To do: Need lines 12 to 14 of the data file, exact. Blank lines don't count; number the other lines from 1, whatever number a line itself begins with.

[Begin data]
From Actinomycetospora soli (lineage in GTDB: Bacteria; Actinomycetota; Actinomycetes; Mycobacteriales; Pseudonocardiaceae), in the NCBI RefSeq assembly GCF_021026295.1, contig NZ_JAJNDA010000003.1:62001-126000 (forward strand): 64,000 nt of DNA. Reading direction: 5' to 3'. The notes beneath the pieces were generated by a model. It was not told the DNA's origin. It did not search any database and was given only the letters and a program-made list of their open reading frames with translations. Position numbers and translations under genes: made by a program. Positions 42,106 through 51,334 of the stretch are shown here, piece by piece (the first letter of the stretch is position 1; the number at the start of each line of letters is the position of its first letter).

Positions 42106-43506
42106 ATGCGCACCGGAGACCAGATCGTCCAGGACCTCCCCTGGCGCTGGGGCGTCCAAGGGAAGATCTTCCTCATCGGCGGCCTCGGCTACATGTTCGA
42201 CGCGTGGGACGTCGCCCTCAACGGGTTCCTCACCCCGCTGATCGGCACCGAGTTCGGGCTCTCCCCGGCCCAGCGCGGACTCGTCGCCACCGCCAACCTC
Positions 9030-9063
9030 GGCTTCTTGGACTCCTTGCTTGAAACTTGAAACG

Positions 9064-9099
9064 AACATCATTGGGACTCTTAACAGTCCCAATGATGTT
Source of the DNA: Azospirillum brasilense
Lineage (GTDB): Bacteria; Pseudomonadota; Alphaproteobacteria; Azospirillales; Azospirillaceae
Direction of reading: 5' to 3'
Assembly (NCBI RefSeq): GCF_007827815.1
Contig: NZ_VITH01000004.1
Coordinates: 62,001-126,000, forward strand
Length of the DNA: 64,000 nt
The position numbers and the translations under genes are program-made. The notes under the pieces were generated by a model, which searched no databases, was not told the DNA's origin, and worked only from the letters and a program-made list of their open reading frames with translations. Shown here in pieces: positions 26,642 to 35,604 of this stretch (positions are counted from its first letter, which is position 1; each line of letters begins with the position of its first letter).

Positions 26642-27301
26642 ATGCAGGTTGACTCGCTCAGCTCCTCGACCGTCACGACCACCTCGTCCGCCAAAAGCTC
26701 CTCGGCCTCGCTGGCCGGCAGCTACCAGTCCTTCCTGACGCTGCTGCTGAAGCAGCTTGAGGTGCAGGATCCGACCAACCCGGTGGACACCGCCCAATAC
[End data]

Assembly (NCBI RefSeq): GCF_007827815.1
Contig: NZ_VITH01000004.1
Coordinates: 62,001-126,000, forward strand